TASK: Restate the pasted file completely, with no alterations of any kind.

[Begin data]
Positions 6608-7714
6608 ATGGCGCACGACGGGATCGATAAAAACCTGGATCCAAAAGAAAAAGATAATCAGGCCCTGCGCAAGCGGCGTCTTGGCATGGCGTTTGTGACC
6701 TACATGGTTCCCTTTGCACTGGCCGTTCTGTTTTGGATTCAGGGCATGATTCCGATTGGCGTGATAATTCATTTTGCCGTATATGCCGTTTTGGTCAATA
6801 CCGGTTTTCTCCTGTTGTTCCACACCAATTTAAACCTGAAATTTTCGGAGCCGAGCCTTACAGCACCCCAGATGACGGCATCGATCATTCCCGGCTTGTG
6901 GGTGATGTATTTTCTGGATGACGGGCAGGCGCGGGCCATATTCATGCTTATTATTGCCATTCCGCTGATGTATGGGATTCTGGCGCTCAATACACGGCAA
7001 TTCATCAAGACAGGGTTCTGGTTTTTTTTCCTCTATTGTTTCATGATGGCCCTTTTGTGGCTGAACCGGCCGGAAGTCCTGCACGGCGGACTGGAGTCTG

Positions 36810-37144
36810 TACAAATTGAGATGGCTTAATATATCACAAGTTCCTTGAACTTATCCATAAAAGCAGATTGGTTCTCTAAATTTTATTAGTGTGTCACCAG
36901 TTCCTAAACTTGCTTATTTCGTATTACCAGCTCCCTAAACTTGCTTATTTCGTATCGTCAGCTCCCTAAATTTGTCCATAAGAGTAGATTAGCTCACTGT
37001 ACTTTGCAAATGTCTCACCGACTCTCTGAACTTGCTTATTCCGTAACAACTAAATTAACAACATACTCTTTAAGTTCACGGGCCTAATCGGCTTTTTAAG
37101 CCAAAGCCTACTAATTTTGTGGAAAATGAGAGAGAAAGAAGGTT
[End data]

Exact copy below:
Positions 6608-7714
6608 ATGGCGCACGACGGGATCGATAAAAACCTGGATCCAAAAGAAAAAGATAATCAGGCCCTGCGCAAGCGGCGTCTTGGCATGGCGTTTGTGACC
6701 TACATGGTTCCCTTTGCACTGGCCGTTCTGTTTTGGATTCAGGGCATGATTCCGATTGGCGTGATAATTCATTTTGCCGTATATGCCGTTTTGGTCAATA
6801 CCGGTTTTCTCCTGTTGTTCCACACCAATTTAAACCTGAAATTTTCGGAGCCGAGCCTTACAGCACCCCAGATGACGGCATCGATCATTCCCGGCTTGTG
6901 GGTGATGTATTTTCTGGATGACGGGCAGGCGCGGGCCATATTCATGCTTATTATTGCCATTCCGCTGATGTATGGGATTCTGGCGCTCAATACACGGCAA
7001 TTCATCAAGACAGGGTTCTGGTTTTTTTTCCTCTATTGTTTCATGATGGCCCTTTTGTGGCTGAACCGGCCGGAAGTCCTGCACGGCGGACTGGAGTCTG

Positions 36810-37144
36810 TACAAATTGAGATGGCTTAATATATCACAAGTTCCTTGAACTTATCCATAAAAGCAGATTGGTTCTCTAAATTTTATTAGTGTGTCACCAG
36901 TTCCTAAACTTGCTTATTTCGTATTACCAGCTCCCTAAACTTGCTTATTTCGTATCGTCAGCTCCCTAAATTTGTCCATAAGAGTAGATTAGCTCACTGT
37001 ACTTTGCAAATGTCTCACCGACTCTCTGAACTTGCTTATTCCGTAACAACTAAATTAACAACATACTCTTTAAGTTCACGGGCCTAATCGGCTTTTTAAG
37101 CCAAAGCCTACTAATTTTGTGGAAAATGAGAGAGAAAGAAGGTT